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Fact Sheet

Psychiatrist


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Psychiatrists can help

Psychiatrists are licensed as doctors but also have special training in mental health issues. Psychiatrists treat conditions such as depression, severe anxiety, schizophrenia and bipolar disorder. Psychiatrists have medical training, and as such, they can prescribe medication if they think it will help you. If your medical doctor thinks that it would be helpful for you to see a psychiatrist, he or she can refer you to one.

Your psychiatrist will listen to you. He or she will talk to you about your emotions and how your emotions may be affecting your behavior. Most psychiatrists are happy to assist young people in this way. If you think your psychiatrist is not listening or hearing you concerns, or if you’re uncomfortable seeing a particular psychiatrist, you can go back to your doctor and ask to see a different one. If you are feeling anxious about a first appointment, you can take a friend or family member to the appointment with you. Sometimes a psychiatrist teams with a psychologist or other mental health professional, with the psychiatrist handling the medication aspect of treatment and the other mental health professional providing the counseling or therapy.

Taking medication

Sometimes just talking to someone will help. Other times, you might need medication to feel better. If a psychiatrist suggests you take medication, make sure you understand the effects of the drug and what some of the potential side effects might be. Some people find it useful to get a second opinion about taking medications. A second opinion may help you decide if using medication is something you want to do. It is important that you receive the information you need to make this decision.

Making an appointment

Psychiatrists work in both agency or hospital settings as well as private practice. Regardless of the setting, you will usually have to make an appointment. If they are busy, you may have to wait a while before your first appointment. If things feel really desperate, tell them it’s urgent, and they may be able to fit you in. If you want to talk to someone now, particularly if you feel you are in crisis or have thoughts of suicide you can call the National Suicide Prevention Lifeline at 1-800-273-8255 or Your Life Your Voice at 1-800 -448-3000, run by Boys Town for everyone.

Asking about your privacy

It’s a good idea to talk to the psychiatrist you see about keeping your information private. This is generally something that your psychiatrist will bring up in your first session, but if they don’t, it’s OK for you to ask. In most situations, unless you ask the psychiatrist to share information, your psychiatrist will keep what you tell him or her confidential. If you would tell your psychiatrist something that suggests you are in serious danger to yourself or another person the psychiatrist would be ethically bound to share that information so that you or the other person could be safe. Psychiatrists are also required by law to report instances of abuse and there may be circumstances where they would be compelled to testify in a court case. The parameters for when a mental health professional can be required to testify vary by state.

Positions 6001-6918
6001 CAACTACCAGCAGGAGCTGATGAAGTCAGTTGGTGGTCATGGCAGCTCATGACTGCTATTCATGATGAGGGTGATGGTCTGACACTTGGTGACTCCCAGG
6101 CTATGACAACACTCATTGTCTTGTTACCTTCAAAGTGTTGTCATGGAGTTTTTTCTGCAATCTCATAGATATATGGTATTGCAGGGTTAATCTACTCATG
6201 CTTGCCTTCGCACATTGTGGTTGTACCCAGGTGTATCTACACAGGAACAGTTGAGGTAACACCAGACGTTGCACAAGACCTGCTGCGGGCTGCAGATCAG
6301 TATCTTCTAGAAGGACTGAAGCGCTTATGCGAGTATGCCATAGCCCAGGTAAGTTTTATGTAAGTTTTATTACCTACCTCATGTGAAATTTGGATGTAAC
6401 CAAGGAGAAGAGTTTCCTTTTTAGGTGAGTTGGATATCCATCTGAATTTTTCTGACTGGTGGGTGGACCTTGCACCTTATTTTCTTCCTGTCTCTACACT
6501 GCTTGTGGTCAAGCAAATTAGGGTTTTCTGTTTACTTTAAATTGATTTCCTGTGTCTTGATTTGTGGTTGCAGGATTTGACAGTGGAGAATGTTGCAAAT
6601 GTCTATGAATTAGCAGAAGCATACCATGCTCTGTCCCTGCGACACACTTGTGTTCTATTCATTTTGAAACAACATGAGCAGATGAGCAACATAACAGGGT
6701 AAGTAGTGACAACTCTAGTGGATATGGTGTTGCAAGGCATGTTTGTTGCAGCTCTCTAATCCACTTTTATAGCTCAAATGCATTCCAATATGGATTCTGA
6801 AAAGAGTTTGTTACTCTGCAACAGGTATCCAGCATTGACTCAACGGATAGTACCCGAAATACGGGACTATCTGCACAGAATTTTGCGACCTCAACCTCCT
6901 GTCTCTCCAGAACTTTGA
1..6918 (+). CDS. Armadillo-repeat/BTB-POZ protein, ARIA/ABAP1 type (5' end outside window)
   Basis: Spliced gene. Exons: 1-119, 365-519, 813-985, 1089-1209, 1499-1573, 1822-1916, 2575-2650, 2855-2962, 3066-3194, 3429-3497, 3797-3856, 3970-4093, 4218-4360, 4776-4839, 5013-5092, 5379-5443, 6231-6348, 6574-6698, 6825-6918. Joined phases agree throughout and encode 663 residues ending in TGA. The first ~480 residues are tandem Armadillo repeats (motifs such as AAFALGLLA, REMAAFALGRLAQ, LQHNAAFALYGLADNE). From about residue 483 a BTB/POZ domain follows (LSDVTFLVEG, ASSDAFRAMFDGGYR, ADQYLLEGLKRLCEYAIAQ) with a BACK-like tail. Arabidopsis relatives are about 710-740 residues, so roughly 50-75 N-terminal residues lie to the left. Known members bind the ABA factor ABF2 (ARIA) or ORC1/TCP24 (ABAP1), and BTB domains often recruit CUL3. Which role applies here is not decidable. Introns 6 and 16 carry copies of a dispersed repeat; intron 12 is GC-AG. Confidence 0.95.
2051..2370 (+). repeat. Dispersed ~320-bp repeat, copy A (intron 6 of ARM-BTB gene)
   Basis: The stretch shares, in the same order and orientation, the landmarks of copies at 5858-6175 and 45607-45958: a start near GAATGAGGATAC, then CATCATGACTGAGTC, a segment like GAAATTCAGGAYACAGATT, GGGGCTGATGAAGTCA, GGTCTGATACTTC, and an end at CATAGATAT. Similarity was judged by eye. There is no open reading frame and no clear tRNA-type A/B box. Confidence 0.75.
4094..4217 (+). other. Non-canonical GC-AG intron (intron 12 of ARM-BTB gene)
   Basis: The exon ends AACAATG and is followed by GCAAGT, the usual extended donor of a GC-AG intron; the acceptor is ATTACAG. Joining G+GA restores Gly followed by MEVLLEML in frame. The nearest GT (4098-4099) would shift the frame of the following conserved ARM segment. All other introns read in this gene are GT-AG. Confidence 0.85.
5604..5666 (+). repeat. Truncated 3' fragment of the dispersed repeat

For more information about confidentiality, check out the Confidentiality fact sheet.

Paying for treatment

If you’re insured, your insurance provider might require you to see a psychiatrist within a specified network, and you might have to pay for part of your visit. This payment is called a co-pay, and usually costs between $20 and $40 or a percentage of the costs (e.g. insurance will be 80% and you will pay 20%). Your insurance might also only cover specific treatments. If you don’t have insurance, you might have to pay for your treatment out-of-pocket, which can be costly.

Every insurance carrier is different, and you might want to ask your psychiatrist about payment before you make an appointment. Some community agencies may offer a sliding scale which means you pay according your income and what you can afford. If you are in school, you can check to see if there is a school counselor who can talk to about your struggles. 

You may also want to check out the fact sheet on Paying for mental health services for more information.

Other people you can talk to

The National Suicide Prevention Lifeline (1-800-273-8255) or the Boys Town National Hotline (1-800-448-3000) should be able to help you with some local resources in your area.

Where to Next?

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